Much was made of the embargo surrounding the release of the movie Lipstick Under my Burkha, or the 2016 release Udta Punjab, a movie that highlighted the drug problem in the state. The movies ran into trouble with the Central Board for Film Certification (CBFC) over their title, content and references, and much of the criticism was directed at CBFC chairman Pahlaj Nihalani, and understandably so, for he has in all his public appearances appeared incompetent, out of touch with the times and constantly trying to prove his loyalty to those who appointed him.
However, the controversy around the two movies goes beyond just one man’s shenanigans. It is the manifestation of a state that empowers itself unreasonably in the good name of public interest. This imposition of choice is something prevalent not just in the Censor Board but also in a plethora of Government and Government-affiliated institutions, in dictating what books to read, (banning Salman Rushdie’s The Satanic Verses), borderline ludicrous banning of websites (the likes of which included sports news website Bleacher Report for reasons hard to comprehend) and questioning the serving of non-vegetarian food in IITs (in a letter forwarded to the Ministry of HRD). Even the judiciary, albeit not as frequently due to its visible penchant for liberalism, has been guilty of this. It has expressed a view which has been echoed by a myriad of Censor Boards and governments- films are for the masses, and the masses aren’t yet evolved enough to be exposed to violence, obscenity and now, even the truth.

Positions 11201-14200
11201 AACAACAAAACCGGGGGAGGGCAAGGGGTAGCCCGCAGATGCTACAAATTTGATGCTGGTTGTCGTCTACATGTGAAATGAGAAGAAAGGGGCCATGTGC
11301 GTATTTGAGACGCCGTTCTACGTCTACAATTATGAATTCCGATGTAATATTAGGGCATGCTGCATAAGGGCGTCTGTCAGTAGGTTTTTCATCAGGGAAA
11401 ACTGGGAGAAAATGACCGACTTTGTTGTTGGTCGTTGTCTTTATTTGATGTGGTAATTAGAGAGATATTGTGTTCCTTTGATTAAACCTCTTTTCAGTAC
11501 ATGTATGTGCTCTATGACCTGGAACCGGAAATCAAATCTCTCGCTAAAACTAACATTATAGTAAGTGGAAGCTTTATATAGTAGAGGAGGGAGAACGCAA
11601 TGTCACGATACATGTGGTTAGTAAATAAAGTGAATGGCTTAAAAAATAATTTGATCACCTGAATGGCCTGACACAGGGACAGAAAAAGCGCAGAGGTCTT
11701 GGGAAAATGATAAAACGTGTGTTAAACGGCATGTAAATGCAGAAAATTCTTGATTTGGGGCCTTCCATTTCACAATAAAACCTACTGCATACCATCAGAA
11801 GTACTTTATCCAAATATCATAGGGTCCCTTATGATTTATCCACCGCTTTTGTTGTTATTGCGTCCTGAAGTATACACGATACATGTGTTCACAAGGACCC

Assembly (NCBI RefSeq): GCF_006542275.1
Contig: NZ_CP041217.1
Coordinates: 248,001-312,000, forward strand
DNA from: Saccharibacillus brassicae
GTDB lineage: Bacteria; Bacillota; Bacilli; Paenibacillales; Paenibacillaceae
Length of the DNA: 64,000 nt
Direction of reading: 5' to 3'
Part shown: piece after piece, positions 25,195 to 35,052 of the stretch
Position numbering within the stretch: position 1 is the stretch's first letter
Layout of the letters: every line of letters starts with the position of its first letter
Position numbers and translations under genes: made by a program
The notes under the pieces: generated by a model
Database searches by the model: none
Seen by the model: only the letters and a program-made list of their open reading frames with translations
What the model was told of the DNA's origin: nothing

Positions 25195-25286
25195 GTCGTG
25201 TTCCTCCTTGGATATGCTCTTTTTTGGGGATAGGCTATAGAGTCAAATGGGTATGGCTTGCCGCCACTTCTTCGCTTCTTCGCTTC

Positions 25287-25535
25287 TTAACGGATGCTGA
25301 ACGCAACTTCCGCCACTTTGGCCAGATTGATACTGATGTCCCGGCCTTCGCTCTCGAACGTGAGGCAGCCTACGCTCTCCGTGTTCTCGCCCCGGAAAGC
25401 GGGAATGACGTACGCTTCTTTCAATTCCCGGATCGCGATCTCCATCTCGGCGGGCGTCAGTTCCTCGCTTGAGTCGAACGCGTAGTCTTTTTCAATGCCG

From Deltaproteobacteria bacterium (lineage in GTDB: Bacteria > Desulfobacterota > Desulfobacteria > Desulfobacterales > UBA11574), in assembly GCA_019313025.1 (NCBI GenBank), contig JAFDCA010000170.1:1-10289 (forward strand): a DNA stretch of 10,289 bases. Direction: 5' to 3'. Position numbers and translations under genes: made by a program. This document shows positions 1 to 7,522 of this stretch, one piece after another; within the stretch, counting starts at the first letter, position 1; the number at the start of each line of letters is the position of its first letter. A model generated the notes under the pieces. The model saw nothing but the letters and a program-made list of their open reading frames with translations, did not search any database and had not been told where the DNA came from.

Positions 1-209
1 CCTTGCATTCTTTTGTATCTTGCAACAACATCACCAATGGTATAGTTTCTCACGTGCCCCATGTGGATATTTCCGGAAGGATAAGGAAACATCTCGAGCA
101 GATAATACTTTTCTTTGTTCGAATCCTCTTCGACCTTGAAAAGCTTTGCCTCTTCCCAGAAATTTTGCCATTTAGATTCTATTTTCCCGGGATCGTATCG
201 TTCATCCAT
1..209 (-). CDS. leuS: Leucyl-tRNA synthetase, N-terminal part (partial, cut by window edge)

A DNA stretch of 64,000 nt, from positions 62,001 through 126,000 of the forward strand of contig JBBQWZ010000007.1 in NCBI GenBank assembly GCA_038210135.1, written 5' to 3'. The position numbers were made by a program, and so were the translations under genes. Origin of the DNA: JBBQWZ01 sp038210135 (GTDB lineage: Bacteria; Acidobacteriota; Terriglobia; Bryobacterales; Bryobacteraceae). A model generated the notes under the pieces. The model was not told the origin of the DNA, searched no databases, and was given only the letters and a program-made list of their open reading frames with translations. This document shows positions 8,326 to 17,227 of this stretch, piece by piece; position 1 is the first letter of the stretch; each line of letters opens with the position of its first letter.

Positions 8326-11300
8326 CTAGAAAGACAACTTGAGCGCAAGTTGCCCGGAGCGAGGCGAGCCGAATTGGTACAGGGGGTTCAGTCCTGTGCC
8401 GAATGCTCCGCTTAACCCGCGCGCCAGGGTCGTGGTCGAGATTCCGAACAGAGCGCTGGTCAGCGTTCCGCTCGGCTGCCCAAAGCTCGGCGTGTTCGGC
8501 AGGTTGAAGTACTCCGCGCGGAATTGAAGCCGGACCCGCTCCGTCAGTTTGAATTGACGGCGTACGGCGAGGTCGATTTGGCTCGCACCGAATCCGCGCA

In half-hearted attempts to defend this repressive action, we have perhaps been shortsighted, for this is not about us just as viewers, but our autonomy as free thinking citizens of a democratic nation being eroded by actions which the Censor Boards openly misuse, courts sometimes turn a blind eye to and we have surreptitiously acquiesced to.
True artists hold a mirror to society. That, at times, becomes an uncomfortable truth for those in power. The CBFC’s actions are akin to a paranoia stricken organization trying to suppress the truth, blacken that mirror. Fortunately, artists in our country have been resilient to this, as has been seen in this case by Lipstick Under My Burkha’s Alankrita Srivastava, Udta Punjab’s filmmaker Anurag Kashyap, or a prominent example before that of Hansal Mehta standing by his film Aligarh. However, this suppression is susceptible to backfiring, for the more the artists are suppressed, the more they’d feel the need to express freely. The more their work would speak the language of defiance.
The Censor Board faced flak in 2015 for its ludicrous cuts suggested in the Daniel Craig starrer Spectre, but with the abovementioned examples, a whole new level of ignorance was displayed. It is a different matter if the Board wants to remove a violent scene, or a dialogue which it may feel could cause communal unrest, but it is an entirely different matter if they want to censor reality itself.
Lipstick Under My Burkha is a groundbreaking film, for it dared to challenge norms and preconceptions, something not seen so often in Indian cinema. With Udta Punjab, if reports and data available are anything to go by, drug addiction is a genuine problem in the state, one which has taken multiple lives and destroyed multiple families. Staying aloof from reality and maintaining an ostrich like approach where one believes nothing is wrong, is certainly not going to help in solving any problem. Having people be made aware about the predicament that’s been faced and letting them develop an informed and aware opinion on the topic, might just.
By Kushagra Singh (Non-fiction)